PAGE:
A sleepless night at the dead sea …

With its 8,848 meters above sea level, the Mount Everest is seen as the highest point on earth. Its counterpart is the Dead Sea, which is the lowest attainable place on earth, being 428 meters under sea level. It is situated in the borders between Israel, Jordan and the Palestinian territories.

Dead Sea - Metsoke Dragot area

Desert area at the Dead Sea

The lake itself consists of around 33% salt. This causes the lake’s water to have a high density – the reason why it is impossible to drown and therefore also to swim. One drifts on it like a float.

The salty water can also become dangerous as the mineral is making the ground very slippery and drinking even just a few swallows will lead to dead. The sea itself contains life which can be found in micro organisms. That is possibly where it got its name from as it is proved to have been already called ‘Dead Sea’ in ancient times.

On my first trip there I have been pretty much excited. Never before I had been in the desert and experienced a deep water source I don’t have to swim in. Unfortunately I have been travelling with a tourist group. That’s why my first time was quick, planned and less enjoyable.

However, this visit made me even more curious. I learned from my mistake and went again privately several times.

I think it is amazing to see how the landscape is changing while slowly driving in the dead sea area. It almost seems as if the shift is done secretly when hilly areas with tall green trees and grey stones dissolve into brownish, orange mountains, covered with sand, stones and a few flat plants. From time to time plantations with palm trees, other agriculture, Bedouin cams, small villages and factories appear while driving on the road. One can see signs for rivers where obviously no water is running. Except of some days in winter, when the dusty riverbed breathes the new life which comes out of the mountains.

Dead Sea - Sunrise above Jordan

Sunrise above Jordan

The whole scenery opens its calm atmosphere finally, when one sees the Dead Sea itself. While driving on the road which is built next to the sea, the warm colours of the mountains start to hug the sea which is coloured in deep blue. It seems like the air reflects all of these shades like a mirror – the result of the river’s vaporized salt.

This time I came in the afternoon and planned to stay over night. I never assumed that many people would like to camp on a place where there is only salty water and no shower – but I learned I was wrong. We went to a part of the beach close to Metsoke Dragot.

The sunset was amazing but rather short than intensive because the sun sets behind the huge mountains that are surrounding the dead sea in the west. I went to sleep. Hours later I finally gave up my intensive fight with all of the mosquitoes which were regaled sucking my blood. As it was already morning I decided to go for a walk.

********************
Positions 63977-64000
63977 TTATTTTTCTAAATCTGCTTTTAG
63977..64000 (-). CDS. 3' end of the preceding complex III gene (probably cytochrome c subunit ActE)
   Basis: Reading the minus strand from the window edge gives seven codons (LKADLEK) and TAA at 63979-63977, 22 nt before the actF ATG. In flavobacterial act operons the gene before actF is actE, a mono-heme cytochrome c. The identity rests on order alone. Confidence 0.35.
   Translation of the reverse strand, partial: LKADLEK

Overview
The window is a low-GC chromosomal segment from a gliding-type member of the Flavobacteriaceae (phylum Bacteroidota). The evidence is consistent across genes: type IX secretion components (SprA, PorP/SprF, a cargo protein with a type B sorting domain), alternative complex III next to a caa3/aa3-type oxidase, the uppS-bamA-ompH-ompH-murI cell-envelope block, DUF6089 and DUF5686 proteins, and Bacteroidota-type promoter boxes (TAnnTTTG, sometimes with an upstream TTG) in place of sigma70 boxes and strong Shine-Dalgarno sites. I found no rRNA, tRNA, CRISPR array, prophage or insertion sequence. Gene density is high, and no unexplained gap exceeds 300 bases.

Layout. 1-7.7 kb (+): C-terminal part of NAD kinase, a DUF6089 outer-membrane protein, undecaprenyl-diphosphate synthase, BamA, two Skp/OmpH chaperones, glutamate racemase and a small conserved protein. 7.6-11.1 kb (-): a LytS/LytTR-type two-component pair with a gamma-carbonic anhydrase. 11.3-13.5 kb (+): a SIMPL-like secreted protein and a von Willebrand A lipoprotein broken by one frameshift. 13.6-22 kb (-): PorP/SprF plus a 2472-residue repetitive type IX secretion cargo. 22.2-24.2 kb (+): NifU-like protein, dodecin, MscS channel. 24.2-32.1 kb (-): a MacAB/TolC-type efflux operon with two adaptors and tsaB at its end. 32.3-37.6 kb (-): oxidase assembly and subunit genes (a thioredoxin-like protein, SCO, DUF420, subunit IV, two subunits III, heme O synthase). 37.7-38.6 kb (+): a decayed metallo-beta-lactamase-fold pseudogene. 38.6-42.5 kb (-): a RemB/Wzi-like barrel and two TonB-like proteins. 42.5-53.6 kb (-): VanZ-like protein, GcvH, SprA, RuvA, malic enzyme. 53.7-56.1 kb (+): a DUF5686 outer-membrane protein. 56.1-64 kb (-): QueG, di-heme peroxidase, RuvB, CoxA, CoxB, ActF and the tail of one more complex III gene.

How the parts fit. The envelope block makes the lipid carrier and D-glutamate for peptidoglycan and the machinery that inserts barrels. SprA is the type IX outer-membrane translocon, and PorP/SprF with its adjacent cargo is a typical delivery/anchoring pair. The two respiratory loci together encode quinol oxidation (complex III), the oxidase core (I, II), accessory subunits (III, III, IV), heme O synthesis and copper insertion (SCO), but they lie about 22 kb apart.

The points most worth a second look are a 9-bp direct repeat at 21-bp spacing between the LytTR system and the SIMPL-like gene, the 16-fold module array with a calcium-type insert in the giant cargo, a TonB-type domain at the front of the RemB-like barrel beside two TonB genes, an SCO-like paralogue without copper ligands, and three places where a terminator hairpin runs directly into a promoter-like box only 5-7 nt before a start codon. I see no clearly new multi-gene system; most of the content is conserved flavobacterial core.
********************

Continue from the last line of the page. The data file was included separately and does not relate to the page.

I took my camera and went to the waterfront. I looked at Jordan’s mountains. The sun was still hiding behind the huge waves, formed out of stone while at the same time it was illuminating them in warm orange light. I was alone and there was no noise except the sounds of the few waves which made their way to the shore. It was more than beautiful and the silent atmosphere made this experience appear longer than it was.

The sun moved on and slowly the orange, red and purple coloured lights became lighter. While being deeply impressed by these beautiful landscape and colour sets, I realized that the sea was wilder than I remembered it from the evening before. I really enjoyed every moment the colours went more up. The moment the sun arose above the mountains changed the whole atmosphere. It was bright and even though its warm shades were hugging one they welcomed the next long and hot day.

Left overs

Left overs

I continued walking around. This area has several sweet water sources which are being used to remove the salty, slippery layer one gets after bathing in the Dead Sea or to remove the mud which many people cover their whole body with for some time. They look like very tiny oases and were surrounded by reeds.

For a second one could believe to be at a different place.

While walking around I again and again meet the left overs of the human species. Plastic bottles, broken camping items, newspapers and rusty metal waste which seemed to have served until many years ago to enter the sea. Seeing the sun in the backdrop of these remains of selfishness completely change the place.

The silent atmosphere is getting even more silent. Like a still life of humanity at a place which is making life very unappealing. I have always been fascinated by the fact that humans are living in this hostile area for thousands of years already. An area with mountains, almost no sweet water, heat and dry soil. Still, somehow they made it … until today.

On my way back I found interest in the stones which were laying around in layers. They formed small hills. One could see that they had a long journey, meeting many natural elements and reactions. Some were covered by a salt crust. They had freaky forms and spikes, breaking the light and the colour of the stones they were on. They looked like little monsters which warn the visitors to be careful, in case they attract their interests.

The morning went on. More and more people got up to enjoy their stay. The sun transformed into a burning yellow ball. The wonderful silence, which the hungry mosquitoes had forced me to experience, lasted one hour.


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  1. Pingback: A still life in Ein Gedi | pietschy

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